Lonely Planet Writer

How an elite team of giant rodents are helping to combat wildlife trafficking in Africa

The United States Fish and Wildlife Service has announced it’s to spend US$100,000 on a pilot project in Tanzania that will involve African giant pouched rats being trained to sniff out illegally trafficked animals.

Zimbabwe game reserve guide holds a female pangolin, the most trafficed animal
A game reserve guide holds a female pangolin, the most trafficked animal.  Image by Getty Images

The cat-sized rats, which can grow up to almost a metre long, are renowned for their noses – in the past they have been trained to detect everything from disease to explosives. And to date, their sniffing skills have identified some 5000 tuberculosis carriers and found 1500 buried mines in South-east Asia and Africa.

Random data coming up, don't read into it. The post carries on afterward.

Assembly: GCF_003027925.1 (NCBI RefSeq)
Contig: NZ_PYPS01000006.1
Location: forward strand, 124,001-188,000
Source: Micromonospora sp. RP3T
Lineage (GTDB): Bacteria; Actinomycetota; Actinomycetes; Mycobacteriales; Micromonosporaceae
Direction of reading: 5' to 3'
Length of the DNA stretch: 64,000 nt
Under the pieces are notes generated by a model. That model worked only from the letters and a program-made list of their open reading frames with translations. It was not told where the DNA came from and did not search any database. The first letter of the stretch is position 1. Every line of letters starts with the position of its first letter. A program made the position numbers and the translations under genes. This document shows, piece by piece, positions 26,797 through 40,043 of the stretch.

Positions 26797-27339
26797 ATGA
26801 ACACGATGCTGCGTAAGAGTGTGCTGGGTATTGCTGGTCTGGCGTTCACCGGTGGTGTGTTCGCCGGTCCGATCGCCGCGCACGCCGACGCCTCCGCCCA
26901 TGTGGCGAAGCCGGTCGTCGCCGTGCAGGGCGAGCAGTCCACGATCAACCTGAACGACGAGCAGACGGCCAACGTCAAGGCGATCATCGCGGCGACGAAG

Three female Saiga antelopes
Critically endangered female Saiga antelopes.  Image by Getty Images

One of the first items the crack team of rats will be honing in on, is the pangolin, which is one of the world’s most trafficked animals. It’s believed more than a million of these endangered creatures have been poached in the last decade for their body parts. The pangolin’s meat is considered a delicacy, and its scales are highly prized in traditional Asian medicines.

Elephant walking in the bush - Tarangire Tanzania
Elephant walking in the bush – Tarangire Tanzania Image by Getty Images

The strategy is to place the rats at ports, where the vast majority of illegal trafficking flows through. If the scheme is successful, the Fish and Wildlife Service plan to expand the programme to combat illicit wildlife trade elsewhere.  The US$100,000 grant is part of a larger US$1.2 million programme aimed at the black-market industry. Money has also been earmarked to fund anti-poaching tiger patrols in Indonesia, law enforcement in Cambodia and the training of sniffer dogs to detect illegal shipments of the critically endangered saiga antelope.